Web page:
Decolonisation and the British Empire, 1775-1997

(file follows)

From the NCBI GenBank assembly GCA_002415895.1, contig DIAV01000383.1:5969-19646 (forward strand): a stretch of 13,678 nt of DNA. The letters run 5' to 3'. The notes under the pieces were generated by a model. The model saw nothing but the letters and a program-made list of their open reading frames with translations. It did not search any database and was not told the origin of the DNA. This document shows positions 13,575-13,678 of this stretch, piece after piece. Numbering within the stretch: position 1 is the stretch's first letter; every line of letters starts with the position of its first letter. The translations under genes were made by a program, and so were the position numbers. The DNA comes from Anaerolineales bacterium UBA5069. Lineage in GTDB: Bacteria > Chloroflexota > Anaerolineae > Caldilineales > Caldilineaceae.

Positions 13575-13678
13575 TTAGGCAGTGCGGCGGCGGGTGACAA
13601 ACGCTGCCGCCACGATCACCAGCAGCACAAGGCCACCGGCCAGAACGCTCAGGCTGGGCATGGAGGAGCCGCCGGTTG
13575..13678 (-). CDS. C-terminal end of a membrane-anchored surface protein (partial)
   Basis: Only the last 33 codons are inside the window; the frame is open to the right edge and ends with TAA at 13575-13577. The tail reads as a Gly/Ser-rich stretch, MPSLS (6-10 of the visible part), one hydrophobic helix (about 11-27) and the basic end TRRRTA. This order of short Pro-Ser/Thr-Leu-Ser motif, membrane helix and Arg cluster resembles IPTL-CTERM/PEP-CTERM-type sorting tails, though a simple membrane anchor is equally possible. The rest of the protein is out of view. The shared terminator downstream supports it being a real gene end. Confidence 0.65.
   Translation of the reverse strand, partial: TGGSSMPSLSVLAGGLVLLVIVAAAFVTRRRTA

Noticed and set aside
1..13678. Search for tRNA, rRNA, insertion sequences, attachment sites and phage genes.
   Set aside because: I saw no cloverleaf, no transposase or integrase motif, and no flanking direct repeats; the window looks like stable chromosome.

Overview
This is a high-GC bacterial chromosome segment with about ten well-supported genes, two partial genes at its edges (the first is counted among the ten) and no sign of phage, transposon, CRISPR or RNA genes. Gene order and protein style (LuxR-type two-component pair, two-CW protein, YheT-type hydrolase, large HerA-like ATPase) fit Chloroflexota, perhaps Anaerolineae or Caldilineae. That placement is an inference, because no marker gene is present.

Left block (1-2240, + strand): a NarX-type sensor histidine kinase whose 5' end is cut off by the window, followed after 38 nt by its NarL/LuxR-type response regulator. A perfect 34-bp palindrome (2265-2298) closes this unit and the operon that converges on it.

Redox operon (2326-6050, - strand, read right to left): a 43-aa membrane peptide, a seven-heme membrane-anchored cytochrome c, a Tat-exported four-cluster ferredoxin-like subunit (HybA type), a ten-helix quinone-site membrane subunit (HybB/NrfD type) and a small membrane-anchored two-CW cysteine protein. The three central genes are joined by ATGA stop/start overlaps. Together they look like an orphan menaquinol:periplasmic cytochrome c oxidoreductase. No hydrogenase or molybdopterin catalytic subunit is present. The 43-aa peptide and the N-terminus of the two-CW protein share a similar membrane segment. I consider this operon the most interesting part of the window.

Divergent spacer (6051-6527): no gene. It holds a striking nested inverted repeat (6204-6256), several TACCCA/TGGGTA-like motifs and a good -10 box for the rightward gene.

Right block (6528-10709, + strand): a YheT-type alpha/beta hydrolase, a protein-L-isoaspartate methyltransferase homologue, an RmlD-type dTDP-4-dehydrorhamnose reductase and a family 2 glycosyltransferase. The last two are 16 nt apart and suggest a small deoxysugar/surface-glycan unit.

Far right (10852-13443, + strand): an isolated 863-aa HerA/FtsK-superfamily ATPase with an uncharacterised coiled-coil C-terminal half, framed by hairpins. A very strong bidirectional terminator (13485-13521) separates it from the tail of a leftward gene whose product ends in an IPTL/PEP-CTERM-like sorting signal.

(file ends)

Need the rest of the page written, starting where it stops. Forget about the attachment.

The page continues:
This book combines an analysis of the ideas and policies that governed the British experience of decolonization. It shows how the British, perhaps more correctly the English, political tradition, with its emphasis on experience over abstract theory, was integral to the way in which the empire was regarded as being transformed rather than lost. This was a significant aspect of the relatively painless British loss of empire. It places the process of decolonization in its wider context, tracing the twentieth-century domestic and international conditions that hastened decolonization, and, through a close analysis of not only the policy choices but also the language of British imperialism, it throws new light on the British way of managing both the expansion and contraction of empire.